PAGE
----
In 1961 a U.S. Air Force B-52 almost detonated an atomic bomb over North Carolina
The UK Newspaper The Guardian has released details under the freedom of information act, which chronicle how on Jan. 23, 1961 one small frail fail safe switch averted a disaster of biblical proportions.
Earlier on that day, a B-52 had departed Seymour Johnson Air Force Base armed with two Mk39 Hydrogen bombs, both with a yield of 4 megatons or to put it another way, with bombs each 260 times more powerful than the weapon that had been dropped on Hiroshima during World War II.
The B-52 was to fly down the East Coast as an airborne alert aircraft, which would have been called upon should the need arise. The article doesn’t go into detail but the story is known: the B-52 got into difficulties and ended up breaking apart in the air. The rear of the aircraft began a tail spin at which point the bombs got separated from the aircraft, one of the bombs then did as it was designed to do and it deployed its parachute and armed itself as if descended towards the ground.
Eight years after the accident a secret report was written by Parker F Jones. That document was released under the freedom of information act, the Guardian found it and documented how close the incident brought Goldsboro in North Carolina, and the U.S. East Coast to a major catastrophe (whereas the U.S. government repeatedly denied that its nuclear arsenal had put American lives at risk).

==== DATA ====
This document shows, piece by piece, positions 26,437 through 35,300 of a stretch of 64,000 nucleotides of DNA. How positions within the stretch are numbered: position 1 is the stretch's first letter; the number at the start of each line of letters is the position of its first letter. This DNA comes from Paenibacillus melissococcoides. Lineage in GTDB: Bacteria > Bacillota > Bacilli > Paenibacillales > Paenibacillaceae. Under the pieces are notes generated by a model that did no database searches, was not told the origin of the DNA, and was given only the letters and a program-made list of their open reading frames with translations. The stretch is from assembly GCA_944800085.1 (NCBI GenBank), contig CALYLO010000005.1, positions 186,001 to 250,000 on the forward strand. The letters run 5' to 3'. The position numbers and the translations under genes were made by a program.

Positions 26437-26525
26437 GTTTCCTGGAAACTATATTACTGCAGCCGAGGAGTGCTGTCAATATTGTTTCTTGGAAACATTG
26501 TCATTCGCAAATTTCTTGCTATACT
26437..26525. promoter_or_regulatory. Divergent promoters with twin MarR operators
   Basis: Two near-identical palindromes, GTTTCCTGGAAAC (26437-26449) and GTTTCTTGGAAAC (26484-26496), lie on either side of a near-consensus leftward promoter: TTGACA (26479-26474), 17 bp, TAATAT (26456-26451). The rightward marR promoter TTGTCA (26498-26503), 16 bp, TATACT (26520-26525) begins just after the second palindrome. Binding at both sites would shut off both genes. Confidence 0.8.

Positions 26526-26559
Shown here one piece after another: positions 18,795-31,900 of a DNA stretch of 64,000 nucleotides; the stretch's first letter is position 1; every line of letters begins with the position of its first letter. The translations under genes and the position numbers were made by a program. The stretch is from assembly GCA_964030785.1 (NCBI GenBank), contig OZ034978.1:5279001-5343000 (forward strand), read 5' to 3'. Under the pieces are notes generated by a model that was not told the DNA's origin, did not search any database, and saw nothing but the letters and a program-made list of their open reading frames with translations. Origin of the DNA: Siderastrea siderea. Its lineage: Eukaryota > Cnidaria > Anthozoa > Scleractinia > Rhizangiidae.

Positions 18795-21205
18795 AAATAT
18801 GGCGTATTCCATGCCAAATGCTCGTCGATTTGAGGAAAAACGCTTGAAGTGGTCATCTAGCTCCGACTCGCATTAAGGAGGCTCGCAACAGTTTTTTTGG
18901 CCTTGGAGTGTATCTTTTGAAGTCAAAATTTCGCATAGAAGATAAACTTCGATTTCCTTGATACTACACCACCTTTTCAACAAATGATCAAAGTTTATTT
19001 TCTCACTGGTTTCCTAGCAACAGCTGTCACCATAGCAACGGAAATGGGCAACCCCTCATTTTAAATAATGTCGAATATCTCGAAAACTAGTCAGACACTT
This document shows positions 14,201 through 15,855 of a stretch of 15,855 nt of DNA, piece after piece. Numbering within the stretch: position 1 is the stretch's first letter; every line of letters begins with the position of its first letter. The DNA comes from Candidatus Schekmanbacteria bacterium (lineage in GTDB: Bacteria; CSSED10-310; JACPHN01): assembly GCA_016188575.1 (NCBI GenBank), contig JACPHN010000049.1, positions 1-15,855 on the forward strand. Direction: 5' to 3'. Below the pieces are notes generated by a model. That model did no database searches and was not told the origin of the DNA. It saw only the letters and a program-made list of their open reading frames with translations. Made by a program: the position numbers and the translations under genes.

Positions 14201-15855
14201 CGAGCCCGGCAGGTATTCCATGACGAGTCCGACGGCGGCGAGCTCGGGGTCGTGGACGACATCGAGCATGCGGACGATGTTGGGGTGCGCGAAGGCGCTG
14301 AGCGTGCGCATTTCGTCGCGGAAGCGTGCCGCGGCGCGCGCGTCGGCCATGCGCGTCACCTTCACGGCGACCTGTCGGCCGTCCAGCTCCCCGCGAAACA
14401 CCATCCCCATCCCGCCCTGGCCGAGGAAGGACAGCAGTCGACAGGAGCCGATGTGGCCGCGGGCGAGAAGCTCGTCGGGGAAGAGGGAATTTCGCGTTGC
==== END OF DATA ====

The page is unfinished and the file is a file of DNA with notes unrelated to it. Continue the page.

“As it went into a tailspin, the hydrogen bombs it was carrying became separated. One fell into a field near Faro, North Carolina, its parachute draped in the branches of a tree; the other plummeted into a meadow off Big Daddy’s Road.
Jones found that of the four safety mechanisms in the Faro bomb, designed to prevent unintended detonation, three failed to operate properly. When the bomb hit the ground, a firing signal was sent to the nuclear core of the device, and it was only that final, highly vulnerable switch that averted calamity.”
It then said: “Had the device detonated, lethal fallout could have been deposited over Washington, Baltimore, Philadelphia and as far north as New York city – putting millions of lives at risk.”
A low voltage switch saved the U.S. from a nuclear Armageddon.
Richard Clements for TheAviationist.com
Image credit: U.S. Air Force